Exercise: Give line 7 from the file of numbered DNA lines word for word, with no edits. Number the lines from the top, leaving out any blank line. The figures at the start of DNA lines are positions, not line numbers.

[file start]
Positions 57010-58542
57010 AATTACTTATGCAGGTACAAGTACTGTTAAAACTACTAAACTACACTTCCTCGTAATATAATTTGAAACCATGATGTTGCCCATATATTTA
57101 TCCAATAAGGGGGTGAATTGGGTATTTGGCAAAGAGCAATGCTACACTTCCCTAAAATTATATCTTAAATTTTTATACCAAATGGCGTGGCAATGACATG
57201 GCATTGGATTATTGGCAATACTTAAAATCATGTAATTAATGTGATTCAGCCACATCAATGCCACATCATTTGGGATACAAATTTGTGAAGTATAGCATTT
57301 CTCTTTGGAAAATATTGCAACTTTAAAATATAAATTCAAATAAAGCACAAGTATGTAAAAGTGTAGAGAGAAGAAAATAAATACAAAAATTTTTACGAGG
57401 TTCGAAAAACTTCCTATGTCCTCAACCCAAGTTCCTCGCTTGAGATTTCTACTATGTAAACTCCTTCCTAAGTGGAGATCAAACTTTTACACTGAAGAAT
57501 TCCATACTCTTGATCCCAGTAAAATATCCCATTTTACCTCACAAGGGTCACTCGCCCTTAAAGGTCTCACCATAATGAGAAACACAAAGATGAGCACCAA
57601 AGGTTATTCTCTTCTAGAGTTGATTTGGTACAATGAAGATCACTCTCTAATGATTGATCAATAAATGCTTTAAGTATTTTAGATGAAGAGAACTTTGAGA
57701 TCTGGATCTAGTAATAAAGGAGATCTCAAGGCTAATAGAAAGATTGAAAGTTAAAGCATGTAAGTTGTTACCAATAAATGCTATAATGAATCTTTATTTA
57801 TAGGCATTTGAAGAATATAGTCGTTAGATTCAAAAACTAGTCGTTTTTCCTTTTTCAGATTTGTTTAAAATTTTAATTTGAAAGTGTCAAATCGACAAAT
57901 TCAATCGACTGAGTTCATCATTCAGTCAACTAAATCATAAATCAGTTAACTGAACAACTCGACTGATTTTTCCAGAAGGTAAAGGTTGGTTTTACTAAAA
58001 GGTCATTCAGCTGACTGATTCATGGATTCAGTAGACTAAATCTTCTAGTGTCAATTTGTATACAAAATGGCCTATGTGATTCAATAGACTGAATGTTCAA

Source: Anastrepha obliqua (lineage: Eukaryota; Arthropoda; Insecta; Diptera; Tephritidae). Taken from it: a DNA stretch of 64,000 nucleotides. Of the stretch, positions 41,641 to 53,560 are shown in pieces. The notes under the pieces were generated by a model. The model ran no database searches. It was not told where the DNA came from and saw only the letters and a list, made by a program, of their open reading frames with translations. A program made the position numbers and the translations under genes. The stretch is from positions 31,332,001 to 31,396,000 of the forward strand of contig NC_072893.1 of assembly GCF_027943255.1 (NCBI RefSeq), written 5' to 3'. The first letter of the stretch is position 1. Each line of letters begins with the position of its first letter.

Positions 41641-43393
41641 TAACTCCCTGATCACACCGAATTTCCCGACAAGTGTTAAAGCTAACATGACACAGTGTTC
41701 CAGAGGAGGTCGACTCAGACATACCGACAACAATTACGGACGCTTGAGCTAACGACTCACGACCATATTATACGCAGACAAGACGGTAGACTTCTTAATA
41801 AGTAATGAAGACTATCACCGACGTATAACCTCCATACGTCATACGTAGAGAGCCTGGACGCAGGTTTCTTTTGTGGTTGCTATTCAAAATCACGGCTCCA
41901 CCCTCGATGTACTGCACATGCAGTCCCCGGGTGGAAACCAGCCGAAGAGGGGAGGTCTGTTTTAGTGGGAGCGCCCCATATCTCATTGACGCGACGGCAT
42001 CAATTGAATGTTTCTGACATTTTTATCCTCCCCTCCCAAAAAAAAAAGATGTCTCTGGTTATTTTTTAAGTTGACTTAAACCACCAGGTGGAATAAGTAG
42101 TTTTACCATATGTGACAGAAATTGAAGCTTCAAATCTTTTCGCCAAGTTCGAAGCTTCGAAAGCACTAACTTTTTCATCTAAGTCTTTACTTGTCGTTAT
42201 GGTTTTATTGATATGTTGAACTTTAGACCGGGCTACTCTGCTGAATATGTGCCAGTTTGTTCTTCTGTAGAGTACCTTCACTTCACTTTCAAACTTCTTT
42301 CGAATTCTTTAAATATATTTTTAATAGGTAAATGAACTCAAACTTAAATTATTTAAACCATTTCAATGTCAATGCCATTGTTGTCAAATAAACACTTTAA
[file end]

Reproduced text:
57501 TCCATACTCTTGATCCCAGTAAAATATCCCATTTTACCTCACAAGGGTCACTCGCCCTTAAAGGTCTCACCATAATGAGAAACACAAAGATGAGCACCAA